Risk professionals are prioritising near-term natural peril threats, at the expense of longer-term climate impacts
Climate risk is still not getting the priority it needs among the majority of risk professionals, and there is a major opportunity for parametric insurance products to play a bigger role in companies’ strategies.
This is according to a survey by Airmic, titled ‘Climate Risk and Parametric Insurance Cover’.
While climate change is seen as a priority, the survey concluded that concern is primarily around managing the short-term impacts of increasingly frequent and severe weather events such as flooding and tropical cyclones.
This short-term focus prevails over the more deleterious long-term effects of climate change. Mitigating the effects of floods and extreme heat were the top focuses among firms’ climate-risk-related efforts.
“In this perfect storm of risks we find ourselves in, metaphorically, it is understandable why risk professionals have found that they need to focus on more immediate risks such as flooding and tropical cyclones,” said Hoe-Yeong Loke, Airmic’s head of research.
“However, the future costs of inaction on long-term climate risk will compound, and the consequences of that will be irreversible,” he added.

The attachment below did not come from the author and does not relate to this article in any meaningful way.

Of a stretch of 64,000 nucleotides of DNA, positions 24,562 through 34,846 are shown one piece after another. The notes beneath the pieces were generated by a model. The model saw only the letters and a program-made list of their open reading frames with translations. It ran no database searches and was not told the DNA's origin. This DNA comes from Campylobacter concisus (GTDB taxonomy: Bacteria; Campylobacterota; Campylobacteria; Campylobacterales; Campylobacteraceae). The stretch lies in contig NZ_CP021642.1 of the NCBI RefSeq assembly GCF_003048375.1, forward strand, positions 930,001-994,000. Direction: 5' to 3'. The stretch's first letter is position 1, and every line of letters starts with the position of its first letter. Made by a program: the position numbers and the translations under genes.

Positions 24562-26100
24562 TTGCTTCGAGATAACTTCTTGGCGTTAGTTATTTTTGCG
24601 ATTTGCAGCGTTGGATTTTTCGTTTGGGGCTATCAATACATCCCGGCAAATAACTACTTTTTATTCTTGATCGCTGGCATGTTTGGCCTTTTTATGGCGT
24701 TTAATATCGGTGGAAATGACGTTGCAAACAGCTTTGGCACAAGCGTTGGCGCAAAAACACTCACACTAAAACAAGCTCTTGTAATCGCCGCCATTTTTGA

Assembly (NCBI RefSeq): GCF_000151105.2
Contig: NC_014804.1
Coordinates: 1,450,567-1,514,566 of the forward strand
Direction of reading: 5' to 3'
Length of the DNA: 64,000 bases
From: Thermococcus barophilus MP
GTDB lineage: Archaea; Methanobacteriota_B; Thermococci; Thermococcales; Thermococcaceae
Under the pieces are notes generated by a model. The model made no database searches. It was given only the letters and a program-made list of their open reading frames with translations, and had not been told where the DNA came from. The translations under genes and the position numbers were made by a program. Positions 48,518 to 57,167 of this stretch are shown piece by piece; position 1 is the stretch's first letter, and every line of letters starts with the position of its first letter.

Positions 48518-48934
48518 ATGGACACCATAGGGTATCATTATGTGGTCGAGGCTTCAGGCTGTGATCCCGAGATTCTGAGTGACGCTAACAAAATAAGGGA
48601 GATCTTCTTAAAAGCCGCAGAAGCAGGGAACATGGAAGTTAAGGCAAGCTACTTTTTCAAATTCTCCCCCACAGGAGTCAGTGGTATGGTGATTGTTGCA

Protection gap concerns
The majority of respondents ranked climate risk as outside their top five priorities, amid the other risks on their register.
More than three-quarters (76%) of respondents said they do not consider that traditional property damage and business interruption (PDBI) policies adequately cover natural perils.
This is largely because of the restricted or excluded coverage of those policies. Lack of capacity, heightened pricing and lack of non-damage business interruption coverage were also cited as barriers.
There is also much scope for parametric insurance cover to play a role, the research revealed. Nearly two-thirds of Airmic members responding to the survey said they had considered but not yet purchased parametric insurance cover.
Only 4% of respondents said they had actually bought parametric insurance products, and 31% said they had not yet considered parametric cover as an option.
“Parametric insurance policies do not only have to be weather-related, nor do their triggers have to be. They could relate to cyber, reputation or even industrial strike action,” Loke said.
“Nevertheless, an initial high level of commitment by organisations is required to understand and develop parametric solutions, and they then need to be able to provide reliable, independent data that correlates the business model to the risk. Brokers and insurers can help towards this end, to broaden the reach and use of parametric products,” he added.